By Sam Baker and Elise Viebeck - 03/14/13 09:49 PM EDT
Goodwill tour: Obama wasn't the only one making the rounds on Capitol Hill today. Health and Human Services Secretary Kathleen Sebelius sat down with members of the Senate Finance Committee for a closed-door update on Affordable Care Act implementation. Several senators who attended the meeting didn't want to talk specifics, but there were clearly some frustrations vented during Thursday's session and a series of one-on-one meetings the day before.
"I've got real issues with some of the things they're doing over there, on rules and regulations and timing," Sen. Jay Rockefeller (D-W.Va.) told Healthwatch.
We have more details here.
Another win for Planned Parenthood: A federal judge in Tennessee ruled Thursday that the state could not exclude Planned Parenthood from programs designed to prevent the spread of syphilis and HIV. The state attempted in 2011 to terminate a contract with Planned Parenthood for syphilis and HIV testing, after awarding its funds through a competitive bidding program and despite years of involvement from Planned Parenthood.
Taxes, premiums: Ahead of tomorrow's Energy and Commerce subcommittee hearing on the healthcare law, Rep. Greg Walden (R-Ore.) unveiled legislation that would require insurers to report their Affordable Care Act taxes to policyholders. Walden's bill would have each plan report the amount paid per tax on consumers' annual benefit summaries.
"If the federal government is going to play such a big role in our healthcare going forward, we have the right to know just how much it costs us," Walden said in a statement.
Republicans argue that health insurance premiums will spike as a result of the Affordable Care Act. Democrats say the law will slow premium growth and ensure more care for every dollar. Read more about the bill at Healthwatch.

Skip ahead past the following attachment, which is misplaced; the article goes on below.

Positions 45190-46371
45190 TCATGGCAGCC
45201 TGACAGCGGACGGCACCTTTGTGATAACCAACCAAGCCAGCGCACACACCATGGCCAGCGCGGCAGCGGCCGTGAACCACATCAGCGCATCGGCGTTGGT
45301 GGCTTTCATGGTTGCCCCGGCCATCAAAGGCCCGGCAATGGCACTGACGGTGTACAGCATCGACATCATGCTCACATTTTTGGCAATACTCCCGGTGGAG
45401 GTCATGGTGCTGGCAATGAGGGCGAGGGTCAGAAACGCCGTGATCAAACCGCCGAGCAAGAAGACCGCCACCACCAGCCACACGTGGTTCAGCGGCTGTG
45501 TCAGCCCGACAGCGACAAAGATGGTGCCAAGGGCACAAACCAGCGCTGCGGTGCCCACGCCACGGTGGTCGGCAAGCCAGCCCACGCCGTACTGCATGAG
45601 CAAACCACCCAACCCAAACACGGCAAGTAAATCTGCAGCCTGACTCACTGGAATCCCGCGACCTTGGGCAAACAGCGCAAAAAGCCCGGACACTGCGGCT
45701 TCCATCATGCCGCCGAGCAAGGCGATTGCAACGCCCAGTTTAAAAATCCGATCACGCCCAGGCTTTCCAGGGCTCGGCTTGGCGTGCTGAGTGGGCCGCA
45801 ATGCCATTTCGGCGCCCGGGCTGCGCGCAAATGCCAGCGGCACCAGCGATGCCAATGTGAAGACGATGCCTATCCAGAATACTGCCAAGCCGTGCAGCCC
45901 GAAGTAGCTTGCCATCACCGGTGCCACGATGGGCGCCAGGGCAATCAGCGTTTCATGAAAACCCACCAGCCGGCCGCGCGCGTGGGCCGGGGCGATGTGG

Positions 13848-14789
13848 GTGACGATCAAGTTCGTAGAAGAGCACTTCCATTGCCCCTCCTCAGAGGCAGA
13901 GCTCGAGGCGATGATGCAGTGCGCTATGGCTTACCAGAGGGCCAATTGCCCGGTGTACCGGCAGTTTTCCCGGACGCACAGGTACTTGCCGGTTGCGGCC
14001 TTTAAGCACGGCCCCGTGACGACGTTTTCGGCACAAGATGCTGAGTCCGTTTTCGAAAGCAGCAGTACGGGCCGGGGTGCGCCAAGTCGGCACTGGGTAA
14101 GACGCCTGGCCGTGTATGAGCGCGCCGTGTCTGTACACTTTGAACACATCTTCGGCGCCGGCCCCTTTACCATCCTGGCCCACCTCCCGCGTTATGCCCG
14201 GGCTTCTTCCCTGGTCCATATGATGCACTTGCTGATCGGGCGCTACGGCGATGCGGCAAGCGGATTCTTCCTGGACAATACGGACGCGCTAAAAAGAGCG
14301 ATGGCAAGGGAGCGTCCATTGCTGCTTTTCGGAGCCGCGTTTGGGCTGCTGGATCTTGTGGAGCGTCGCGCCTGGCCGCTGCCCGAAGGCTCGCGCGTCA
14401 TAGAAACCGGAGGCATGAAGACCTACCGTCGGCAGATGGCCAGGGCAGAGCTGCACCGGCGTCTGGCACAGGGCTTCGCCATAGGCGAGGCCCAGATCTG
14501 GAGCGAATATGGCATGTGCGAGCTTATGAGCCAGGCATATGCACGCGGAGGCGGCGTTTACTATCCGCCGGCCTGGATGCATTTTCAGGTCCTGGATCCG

Managing meds: A new bill from Sens. Kay Hagan (D-N.C.) and Pat Roberts (R-Kan.) would expand a Medicare program that helps chronically ill seniors manage their medications. The Medication Therapy Management (MTM) Empowerment Act would allow a Medicare patient with only one chronic condition access to additional help instead of just those with several chronic conditions. Under the bill, seniors struggling to keep their pills straight will be able to meet with a pharmacist to review a plan of action — a strategy the lawmakers said saves money.
"Expanding this already successful program is a commonsense, fiscally responsible way to improve seniors’ health and reduce preventable trips to the hospital," Hagan said in a statement. “MTM programs save lives and have already saved tens of millions of dollars in North Carolina alone."
America's Health Insurance Plans will continue its conference on exchanges.
The House Energy and Commerce Health subcommittee will hold a hearing on the healthcare law's impact on premiums.
State by state
Perry asks Texas delegation to fight for flexibility on Medicaid
Minn. exchange bill advances without abortion restrictions
Federal officials intrigued with Florida's alternative Medicaid plan
Iowa Democrats continue Medicaid expansion push
Republicans grapple over how to deal with healthcare reform
Dan Elling to join Alston & Bird lobby shop
Senate rejects amendments to freeze hiring, add Health and Education appropriations
House bill would create 15K new residency positions
Speaker Boehner: 'So far, so good' on Senate's continuing resolution bill
Slaughter bill seeks to fight 'superbug' threat
Comments / complaints / suggestions?
Please let us know:
Sam Baker: firstname.lastname@example.org / 202-628-8351
Elise Viebeck: email@example.com / 202-628-8523
Follow us on Twitter @hillhealthwatch